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Shake your spoils of war. March 15, 2011

Posted by ourfriendben in wit and wisdom.
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Our friend Ben has been amused by the uproar caused by the Catholic Church’s latest English translation of the Bible. The Biblical scholars who crafted the latest edition of The New American Bible replaced words whose meanings had changed significantly in the popular understanding so that the original meaning would be clear. Words like “booty” (now “plunder,” reflecting the original meaning of the word, “spoils of war”), “holocaust” (now “burnt offering”), and “cereal” (now “grain”) bit the dust (now “croaked”—just kidding).

Our friend Ben doesn’t see what the big deal is. There are dozens of English translations of the Bible, and in all of them, scholars have tried to present the text as accurately and clearly as possible to their contemporary readers. This tradition goes back to the very first English translation of the Bible, by John Wycliffe (1384).

It was also the aim of the greatest of all translations, the King James version (1611). But because the King James Bible also happens to be one of the most beautiful expressions of the English language, it is rightly considered great literature as well as a sacred text, and our friend Ben would be appalled if anyone attempted to modernize it.* You might as well modernize Shakespeare to make him more accessible to a modern audience. Imagine it:

Romeo and Juliet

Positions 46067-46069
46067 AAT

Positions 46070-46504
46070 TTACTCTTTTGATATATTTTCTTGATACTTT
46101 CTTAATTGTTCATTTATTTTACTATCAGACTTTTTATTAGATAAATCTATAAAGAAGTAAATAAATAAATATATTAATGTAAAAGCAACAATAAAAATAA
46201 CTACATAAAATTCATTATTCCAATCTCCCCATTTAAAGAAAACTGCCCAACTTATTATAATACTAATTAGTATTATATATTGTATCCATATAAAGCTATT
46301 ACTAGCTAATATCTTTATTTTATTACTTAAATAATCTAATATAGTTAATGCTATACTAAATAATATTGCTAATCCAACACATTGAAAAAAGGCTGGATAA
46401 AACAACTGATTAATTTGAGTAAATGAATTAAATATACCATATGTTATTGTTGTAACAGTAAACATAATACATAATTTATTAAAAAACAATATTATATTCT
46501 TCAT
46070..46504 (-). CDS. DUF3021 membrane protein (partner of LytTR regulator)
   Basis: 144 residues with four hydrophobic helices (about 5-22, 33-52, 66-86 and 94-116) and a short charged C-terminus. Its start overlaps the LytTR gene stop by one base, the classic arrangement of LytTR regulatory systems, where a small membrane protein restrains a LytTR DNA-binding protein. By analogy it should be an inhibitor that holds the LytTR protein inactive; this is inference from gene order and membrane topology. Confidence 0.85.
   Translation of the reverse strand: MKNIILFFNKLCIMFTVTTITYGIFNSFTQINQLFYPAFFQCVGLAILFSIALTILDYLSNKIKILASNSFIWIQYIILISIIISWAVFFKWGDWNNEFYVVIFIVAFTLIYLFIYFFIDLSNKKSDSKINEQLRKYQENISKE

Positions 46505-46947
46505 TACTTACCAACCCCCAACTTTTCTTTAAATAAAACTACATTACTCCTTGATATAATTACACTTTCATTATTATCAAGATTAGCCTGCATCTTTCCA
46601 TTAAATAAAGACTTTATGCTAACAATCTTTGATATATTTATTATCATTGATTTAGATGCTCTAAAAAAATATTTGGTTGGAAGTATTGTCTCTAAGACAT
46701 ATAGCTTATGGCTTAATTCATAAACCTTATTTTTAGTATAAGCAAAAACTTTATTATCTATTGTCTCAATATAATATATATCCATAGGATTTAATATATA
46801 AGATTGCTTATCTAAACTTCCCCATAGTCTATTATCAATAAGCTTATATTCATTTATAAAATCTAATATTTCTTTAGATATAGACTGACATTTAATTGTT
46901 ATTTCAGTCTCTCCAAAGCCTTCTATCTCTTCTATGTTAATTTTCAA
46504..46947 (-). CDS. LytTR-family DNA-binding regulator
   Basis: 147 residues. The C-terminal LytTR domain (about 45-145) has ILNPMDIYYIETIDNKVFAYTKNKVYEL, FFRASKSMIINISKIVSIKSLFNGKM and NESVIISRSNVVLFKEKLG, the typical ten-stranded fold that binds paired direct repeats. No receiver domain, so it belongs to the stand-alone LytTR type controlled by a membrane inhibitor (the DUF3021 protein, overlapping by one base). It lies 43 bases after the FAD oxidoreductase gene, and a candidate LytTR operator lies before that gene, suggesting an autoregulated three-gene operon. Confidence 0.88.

(old version)

Juliet: “Wherefore art thou Romeo?”

(new version)

Juliet: “Talk about rotten luck! Of all the guys I could have fallen for, I had to pick you, Romeo, the son of my family’s mortal enemies!”

Macbeth

(old version)

Macbeth: “The devil damn thee black, thou cream-faced loon! Where got’st thou that goose look?… Death of thy soul! those linen cheeks of thine Are counsellors to fear.”

(new version)

Macbeth: “What’s come over you, you stinkin’ coward?!”

Hamlet

(old version)

Polonius: “This above all: to thine own self be true, And it must follow, as the night the day, Thou canst not then be false to any man.” 

(new version)

Polonius: “Just be yourself. If somebody doesn’t like it, tough. At least no one will call you a hypocrite.”

The Tempest

(old version)

Prospero: “We are such stuff as dreams are made on, and our little life, is rounded with a sleep.”

(new version)

Prospero: “For a minute there, you feel like you have all the options: you can be anything, do anything, have anything. Then before you know it, you drop dead!”

But why pick on Shakespeare? Let’s move on to Wordsworth:

The World Is Too Much with Us

(old version)

“The world is too much with us; late and soon,

Getting and spending, we lay waste our powers:”

(new version)

“Sheesh, why do we waste all our time working and shopping

When we could be eating in front of the TV?”

Gee. That was kinda fun. I’m starting to see a new career on the horizon… Publishers, editors, think of the possibilities! Our friend Ben is standing by for your call.

* Actually, Thomas Nelson Publishers (in our friend Ben’s native Nashville, adding injury to insult) tried this in 1982. Shame on them!

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Comments»

1. chopinslut - March 23, 2011

Please do not forget Troilus and Cressida 5.3: “fat rump and potato finger.”

And on the KJ, Revelation gives about the horse person “and all Hell followed with him.” The Greek has Hades, not quite the same thing, esp. since Hell would be the equivalent of ancient Tartarus, aka “The French Fryer”.

%%robert

Ha! Somehow I’d forgotten “potato finger”!


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